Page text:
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Important things to understand about NDIS Occupational Therapy

NDIS Occupational Therapy (OT) is an allied health therapy that can help people achieve their goals and become more independent by assisting them to participate in everyday activities and engage with their community. They do this by adjusting and customising the person’s environment or occupation to better guide their engagement.

What is an occupation?

In NDIS OT terms, an occupation is what we do in our roles in life that forms our identity and gives meaning to our lives. It is a subjective experience that usually includes a variety of activities such as education, work/employment, social, leisure and daily living tasks.

This aims to develop one’s strengths, so that they can attain their personal and health goals to carry out their lives in a manner of their choosing.

How do OT help people?

OTs can help people with acute or chronic injuries, medical conditions, disabilities, difficulties caused by the degenerative effects of aging, or developmental delay. They also work with people’s families and communities to foster greater independence and engagement in life, so that they can live their lives as they wish.

They work with people of all ages, acute medical conditions or injuries, people with mental health conditions, people needing rehabilitation or injury management and/or prevention.

What medical conditions can NDIS OT help with?

They can help people with a wide variety of medical conditions and injuries including:

  • Any physical injury or trauma
  • Amputations
  • Heart attack or stroke sufferers
  • Mental health conditions
  • People with emotional difficulties
  • Permanent disabilities
  • Head injuries
  • Burn victims
  • Developmental delays or disorders (e.g. autism)

What specific difficulties can OTs help with?

They work with people to identify and help fulfil their personal and health goals. This can include:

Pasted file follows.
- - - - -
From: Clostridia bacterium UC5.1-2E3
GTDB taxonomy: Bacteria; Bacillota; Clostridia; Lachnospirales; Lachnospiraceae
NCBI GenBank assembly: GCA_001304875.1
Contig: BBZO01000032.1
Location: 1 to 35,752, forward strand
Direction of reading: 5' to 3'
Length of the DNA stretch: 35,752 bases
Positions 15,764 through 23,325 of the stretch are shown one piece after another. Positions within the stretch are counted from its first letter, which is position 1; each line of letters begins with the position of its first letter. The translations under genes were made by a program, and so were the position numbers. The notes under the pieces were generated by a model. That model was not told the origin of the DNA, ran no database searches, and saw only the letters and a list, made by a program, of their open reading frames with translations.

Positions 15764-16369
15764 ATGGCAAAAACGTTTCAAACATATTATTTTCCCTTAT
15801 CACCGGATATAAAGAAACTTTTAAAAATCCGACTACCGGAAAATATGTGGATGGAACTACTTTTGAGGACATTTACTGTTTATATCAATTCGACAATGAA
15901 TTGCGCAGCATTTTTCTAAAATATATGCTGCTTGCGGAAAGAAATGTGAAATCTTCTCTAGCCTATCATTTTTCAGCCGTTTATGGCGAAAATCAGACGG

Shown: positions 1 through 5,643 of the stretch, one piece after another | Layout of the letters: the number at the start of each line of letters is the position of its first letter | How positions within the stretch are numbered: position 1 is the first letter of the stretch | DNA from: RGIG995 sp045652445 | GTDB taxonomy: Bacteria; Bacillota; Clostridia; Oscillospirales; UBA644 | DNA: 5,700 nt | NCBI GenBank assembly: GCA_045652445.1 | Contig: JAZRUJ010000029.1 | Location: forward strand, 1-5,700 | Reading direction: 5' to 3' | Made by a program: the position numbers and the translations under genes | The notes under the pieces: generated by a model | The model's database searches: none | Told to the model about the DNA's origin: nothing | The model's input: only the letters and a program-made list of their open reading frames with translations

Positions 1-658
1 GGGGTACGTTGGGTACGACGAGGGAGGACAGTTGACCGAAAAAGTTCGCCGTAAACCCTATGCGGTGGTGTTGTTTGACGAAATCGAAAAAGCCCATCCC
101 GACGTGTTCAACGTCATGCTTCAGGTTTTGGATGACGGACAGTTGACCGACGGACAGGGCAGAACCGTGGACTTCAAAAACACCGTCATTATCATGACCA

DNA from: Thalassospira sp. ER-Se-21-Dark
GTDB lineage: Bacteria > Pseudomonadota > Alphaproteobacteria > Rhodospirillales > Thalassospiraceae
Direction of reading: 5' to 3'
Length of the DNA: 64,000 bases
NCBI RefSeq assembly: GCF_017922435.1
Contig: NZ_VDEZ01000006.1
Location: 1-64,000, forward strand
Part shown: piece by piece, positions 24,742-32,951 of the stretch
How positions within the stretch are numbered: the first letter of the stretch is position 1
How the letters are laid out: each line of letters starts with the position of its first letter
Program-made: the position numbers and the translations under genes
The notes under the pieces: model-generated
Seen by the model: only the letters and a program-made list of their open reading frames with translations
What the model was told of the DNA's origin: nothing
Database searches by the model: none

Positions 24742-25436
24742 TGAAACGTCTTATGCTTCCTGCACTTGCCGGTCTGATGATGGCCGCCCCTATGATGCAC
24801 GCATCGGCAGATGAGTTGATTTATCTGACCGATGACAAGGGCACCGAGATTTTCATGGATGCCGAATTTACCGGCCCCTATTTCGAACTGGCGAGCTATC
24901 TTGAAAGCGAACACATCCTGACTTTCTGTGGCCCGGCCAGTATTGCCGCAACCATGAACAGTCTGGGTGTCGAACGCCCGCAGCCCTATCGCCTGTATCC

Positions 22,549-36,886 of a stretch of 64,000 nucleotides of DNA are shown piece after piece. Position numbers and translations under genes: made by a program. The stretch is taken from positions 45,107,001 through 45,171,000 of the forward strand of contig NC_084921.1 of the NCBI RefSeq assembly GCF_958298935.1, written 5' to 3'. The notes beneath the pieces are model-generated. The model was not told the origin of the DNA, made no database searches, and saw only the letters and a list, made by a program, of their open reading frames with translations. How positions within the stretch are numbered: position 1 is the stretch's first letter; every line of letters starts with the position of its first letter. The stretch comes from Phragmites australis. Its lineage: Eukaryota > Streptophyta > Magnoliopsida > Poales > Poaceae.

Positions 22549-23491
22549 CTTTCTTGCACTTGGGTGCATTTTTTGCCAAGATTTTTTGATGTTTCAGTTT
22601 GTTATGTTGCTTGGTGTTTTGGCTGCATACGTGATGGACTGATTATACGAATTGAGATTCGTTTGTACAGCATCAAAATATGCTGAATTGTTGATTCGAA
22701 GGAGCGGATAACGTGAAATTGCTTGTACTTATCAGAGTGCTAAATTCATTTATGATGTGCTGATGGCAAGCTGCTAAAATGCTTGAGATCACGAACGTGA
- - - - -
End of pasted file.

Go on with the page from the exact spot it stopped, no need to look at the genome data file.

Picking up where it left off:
• Implementing sensory modalities to help improve performance with daily living tasks, emotional and self-regulation
  • Developing activities of daily living skills (e.g. eating, dressing, toileting)
  • Developing instrumental activities of daily living skills (e.g. money management, meal preparation, shopping)
  • Making changes to one’s environment to improve how they interact with their environment (e.g. home or vehicle modifications)
  • Enhancing interpersonal and social skills
  • Improving gross and fine motor skills

Can you use the NDIS to receive OT?

OT comes under the “improved daily living” or “capacity building” support category. If you have funding for this category, you can utilise it to receive OT to help you achieve your goals.

What to do next if you have funding for NDIS OT?

NDIS participants choose a service provider that they want to work with. Your NDIS coordinator or Plan Manager can help you find providers, or you can look for providers yourself (e.g. online search engines or consulting the NDIS provider guide).

Examples of common goals by participants:

  • Wanting to improve handwriting and hand-eye coordination.
  • Wanting NDIS Occupational Therapy to help you child improve showering, toileting, dressing and general personal hygiene.
  • Returning to driving on the road after a stroke.
  • Using NDIS Occupational Therapy to prepare for finding a job.
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